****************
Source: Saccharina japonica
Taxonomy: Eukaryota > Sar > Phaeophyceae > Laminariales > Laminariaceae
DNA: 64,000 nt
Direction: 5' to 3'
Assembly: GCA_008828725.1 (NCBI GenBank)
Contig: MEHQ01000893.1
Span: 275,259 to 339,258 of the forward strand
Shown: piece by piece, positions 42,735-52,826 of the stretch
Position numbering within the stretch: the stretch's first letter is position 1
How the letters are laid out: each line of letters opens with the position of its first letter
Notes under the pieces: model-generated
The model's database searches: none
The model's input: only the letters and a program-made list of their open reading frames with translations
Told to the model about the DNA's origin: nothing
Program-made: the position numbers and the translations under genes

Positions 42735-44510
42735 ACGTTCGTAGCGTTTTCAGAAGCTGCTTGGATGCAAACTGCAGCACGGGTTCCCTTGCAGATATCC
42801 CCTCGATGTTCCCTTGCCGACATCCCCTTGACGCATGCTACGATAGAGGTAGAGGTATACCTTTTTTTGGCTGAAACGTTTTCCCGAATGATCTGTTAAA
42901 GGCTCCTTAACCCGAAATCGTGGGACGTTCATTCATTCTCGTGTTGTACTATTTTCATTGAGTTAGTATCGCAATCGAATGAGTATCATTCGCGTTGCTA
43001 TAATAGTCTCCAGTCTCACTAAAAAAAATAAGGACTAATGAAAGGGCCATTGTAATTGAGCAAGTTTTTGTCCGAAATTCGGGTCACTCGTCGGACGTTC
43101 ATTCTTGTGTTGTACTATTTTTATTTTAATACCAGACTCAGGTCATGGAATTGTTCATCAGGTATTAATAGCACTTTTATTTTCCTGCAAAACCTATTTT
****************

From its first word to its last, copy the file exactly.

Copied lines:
Source: Saccharina japonica
Taxonomy: Eukaryota > Sar > Phaeophyceae > Laminariales > Laminariaceae
DNA: 64,000 nt
Direction: 5' to 3'
Assembly: GCA_008828725.1 (NCBI GenBank)
Contig: MEHQ01000893.1
Span: 275,259 to 339,258 of the forward strand
Shown: piece by piece, positions 42,735-52,826 of the stretch
Position numbering within the stretch: the stretch's first letter is position 1
How the letters are laid out: each line of letters opens with the position of its first letter
Notes under the pieces: model-generated
The model's database searches: none
The model's input: only the letters and a program-made list of their open reading frames with translations
Told to the model about the DNA's origin: nothing
Program-made: the position numbers and the translations under genes

Positions 42735-44510
42735 ACGTTCGTAGCGTTTTCAGAAGCTGCTTGGATGCAAACTGCAGCACGGGTTCCCTTGCAGATATCC
42801 CCTCGATGTTCCCTTGCCGACATCCCCTTGACGCATGCTACGATAGAGGTAGAGGTATACCTTTTTTTGGCTGAAACGTTTTCCCGAATGATCTGTTAAA
42901 GGCTCCTTAACCCGAAATCGTGGGACGTTCATTCATTCTCGTGTTGTACTATTTTCATTGAGTTAGTATCGCAATCGAATGAGTATCATTCGCGTTGCTA
43001 TAATAGTCTCCAGTCTCACTAAAAAAAATAAGGACTAATGAAAGGGCCATTGTAATTGAGCAAGTTTTTGTCCGAAATTCGGGTCACTCGTCGGACGTTC
43101 ATTCTTGTGTTGTACTATTTTTATTTTAATACCAGACTCAGGTCATGGAATTGTTCATCAGGTATTAATAGCACTTTTATTTTCCTGCAAAACCTATTTT